Tiger Tail and No Place to be Somebody | Performing Arts Review | Chicago Reader

Tiger Tail and No Place to be Somebody 

TIGER TAIL and NO PLACE TO BE SOMEBODY, Stage Actors Ensemble. This troupe has yet to come up with a vehicle or supporting cast worthy of its strong core of actors. Invariably SAE productions feature several stunning performances and more than a few erratic ones in dated plays with rather worn notions of sexuality: to be a woman in one of its productions usually means to get thrown around and sworn at a lot.

Such is the case in David Mason's staging of Tennessee Williams's Tiger Tail. Composed of parts of his Twenty-Seven Wagons Full of Cotton, The Unsatisfactory Supper, and Baby Doll (a screenplay written with more than a little help from Elia Kazan), the 1978 opus opened and closed in an instant in Atlanta and has rarely been heard of again. In an uneasy mixture of southern-gothic drama and Moliere sex farce, a goatish old arsonist married to a coquettish 19-year-old virgin loses her to a young, virile Sicilian who, depending on your interpretation, either seduces or rapes her. Williams intended the work to be a "grotesque folk comedy," but the brutal story and inconsistent heroine turn any intended comedy into discomfiting, implausible drama.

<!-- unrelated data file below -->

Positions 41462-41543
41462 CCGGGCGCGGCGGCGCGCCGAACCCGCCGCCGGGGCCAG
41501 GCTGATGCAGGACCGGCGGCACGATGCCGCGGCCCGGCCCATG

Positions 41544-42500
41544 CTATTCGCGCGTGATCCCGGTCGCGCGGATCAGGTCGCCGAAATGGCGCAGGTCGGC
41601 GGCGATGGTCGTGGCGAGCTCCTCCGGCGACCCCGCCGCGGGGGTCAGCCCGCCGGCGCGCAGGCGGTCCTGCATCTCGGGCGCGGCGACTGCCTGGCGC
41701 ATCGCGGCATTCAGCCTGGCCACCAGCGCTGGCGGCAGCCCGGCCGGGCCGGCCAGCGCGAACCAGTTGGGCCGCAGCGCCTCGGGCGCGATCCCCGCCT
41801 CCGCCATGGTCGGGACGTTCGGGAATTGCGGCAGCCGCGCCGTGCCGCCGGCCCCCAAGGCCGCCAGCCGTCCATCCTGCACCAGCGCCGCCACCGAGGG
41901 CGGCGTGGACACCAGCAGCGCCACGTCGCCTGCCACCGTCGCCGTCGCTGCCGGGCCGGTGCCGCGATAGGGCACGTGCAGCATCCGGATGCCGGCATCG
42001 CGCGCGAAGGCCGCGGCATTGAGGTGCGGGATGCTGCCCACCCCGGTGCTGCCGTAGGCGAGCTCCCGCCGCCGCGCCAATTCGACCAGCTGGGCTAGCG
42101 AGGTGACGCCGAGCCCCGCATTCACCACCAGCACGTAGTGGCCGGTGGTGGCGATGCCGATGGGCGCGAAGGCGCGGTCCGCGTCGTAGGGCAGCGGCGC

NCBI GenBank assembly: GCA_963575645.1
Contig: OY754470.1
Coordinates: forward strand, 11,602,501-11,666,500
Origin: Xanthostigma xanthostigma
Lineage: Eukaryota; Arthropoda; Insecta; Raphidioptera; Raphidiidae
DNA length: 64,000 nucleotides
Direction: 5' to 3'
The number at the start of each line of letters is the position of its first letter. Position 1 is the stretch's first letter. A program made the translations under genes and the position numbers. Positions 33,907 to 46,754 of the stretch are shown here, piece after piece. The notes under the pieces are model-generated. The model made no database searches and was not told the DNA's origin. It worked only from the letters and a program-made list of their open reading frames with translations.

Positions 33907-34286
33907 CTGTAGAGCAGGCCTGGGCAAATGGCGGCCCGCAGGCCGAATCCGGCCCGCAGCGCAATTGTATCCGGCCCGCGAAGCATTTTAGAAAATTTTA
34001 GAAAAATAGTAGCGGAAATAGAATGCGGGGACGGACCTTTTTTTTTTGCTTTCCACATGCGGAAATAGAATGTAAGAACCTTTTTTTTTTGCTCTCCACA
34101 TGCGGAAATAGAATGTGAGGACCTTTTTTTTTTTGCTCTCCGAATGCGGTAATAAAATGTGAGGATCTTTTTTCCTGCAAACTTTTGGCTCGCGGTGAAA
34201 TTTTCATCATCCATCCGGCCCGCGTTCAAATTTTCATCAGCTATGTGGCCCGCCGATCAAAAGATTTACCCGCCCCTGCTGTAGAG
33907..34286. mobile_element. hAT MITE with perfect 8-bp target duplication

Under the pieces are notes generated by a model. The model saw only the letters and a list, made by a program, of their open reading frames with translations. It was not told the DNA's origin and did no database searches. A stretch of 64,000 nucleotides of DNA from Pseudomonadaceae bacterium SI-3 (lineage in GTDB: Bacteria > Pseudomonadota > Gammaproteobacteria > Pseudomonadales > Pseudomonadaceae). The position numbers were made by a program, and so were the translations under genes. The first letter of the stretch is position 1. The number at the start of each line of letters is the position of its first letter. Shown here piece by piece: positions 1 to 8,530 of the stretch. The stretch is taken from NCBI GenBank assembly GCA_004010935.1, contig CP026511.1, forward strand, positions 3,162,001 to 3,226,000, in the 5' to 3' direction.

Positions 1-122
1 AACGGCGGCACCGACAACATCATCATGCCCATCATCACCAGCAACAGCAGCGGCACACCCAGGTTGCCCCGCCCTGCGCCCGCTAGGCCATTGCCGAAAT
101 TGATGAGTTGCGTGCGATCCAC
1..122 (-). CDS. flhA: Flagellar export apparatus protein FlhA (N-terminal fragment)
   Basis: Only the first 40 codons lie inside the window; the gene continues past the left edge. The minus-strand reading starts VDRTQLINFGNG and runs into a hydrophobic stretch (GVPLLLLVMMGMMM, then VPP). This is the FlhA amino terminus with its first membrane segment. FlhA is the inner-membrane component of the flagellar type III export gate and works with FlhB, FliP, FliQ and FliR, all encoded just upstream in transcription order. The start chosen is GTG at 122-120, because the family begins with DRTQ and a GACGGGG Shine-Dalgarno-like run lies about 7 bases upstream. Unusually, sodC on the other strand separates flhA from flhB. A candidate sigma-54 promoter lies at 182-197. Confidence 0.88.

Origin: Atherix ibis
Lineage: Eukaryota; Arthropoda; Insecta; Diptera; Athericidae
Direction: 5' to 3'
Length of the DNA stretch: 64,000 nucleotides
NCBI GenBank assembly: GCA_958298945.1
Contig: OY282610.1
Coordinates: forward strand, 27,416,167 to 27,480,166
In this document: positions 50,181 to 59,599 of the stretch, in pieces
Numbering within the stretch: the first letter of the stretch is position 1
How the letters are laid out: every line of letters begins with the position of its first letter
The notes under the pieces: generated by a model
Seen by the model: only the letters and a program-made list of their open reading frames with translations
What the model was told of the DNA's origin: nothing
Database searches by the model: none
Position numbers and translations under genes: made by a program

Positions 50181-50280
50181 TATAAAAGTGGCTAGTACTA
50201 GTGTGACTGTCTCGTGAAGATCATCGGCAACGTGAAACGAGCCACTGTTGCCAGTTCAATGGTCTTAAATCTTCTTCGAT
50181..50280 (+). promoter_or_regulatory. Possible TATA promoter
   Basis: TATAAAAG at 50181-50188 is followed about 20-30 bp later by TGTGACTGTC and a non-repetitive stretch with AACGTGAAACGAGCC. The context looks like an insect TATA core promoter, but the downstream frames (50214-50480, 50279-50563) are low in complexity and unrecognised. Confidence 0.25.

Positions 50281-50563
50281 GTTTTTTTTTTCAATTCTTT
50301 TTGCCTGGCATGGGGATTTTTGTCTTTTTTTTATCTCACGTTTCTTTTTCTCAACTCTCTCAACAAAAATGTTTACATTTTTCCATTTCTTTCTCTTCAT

Jim Schmid is creepy and pathetic as the lecherous arsonist, and Andrea Squibb, despite a bizarre breathy attempt at a southern dialect, is quirky enough to almost pull off the heroine. But they're aided little by Patrick LoSasso, who never works up the requisite menace and charisma in the role of the Sicilian, and a crew of indifferently cast supporting players.

Haphazard casting has also crippled SAE's previous productions of No Place to Be Somebody, Charles Gordone's alternately leaden and magnificent 1969 Pulitzer-winning drama of small-time hoods on Chicago's south side. But its current incarnation is the most successful yet. Stephan Turner as a cynical bar owner and pimp is still the primary reason to see the show, but newcomer Ric Walker, playing a two-bit playwright and actor, helps SAE veterans Ruby Marita Steele and Kenneth Johnson create a memorably seedy portrait of gangland life. Codirectors Turner and Mason have toned down the weak performances, focusing on Gordone's rough-and-tumble dialogue and machine-gun bursts of poetry instead of his tendency toward B-movie hokum.

--Adam Langer

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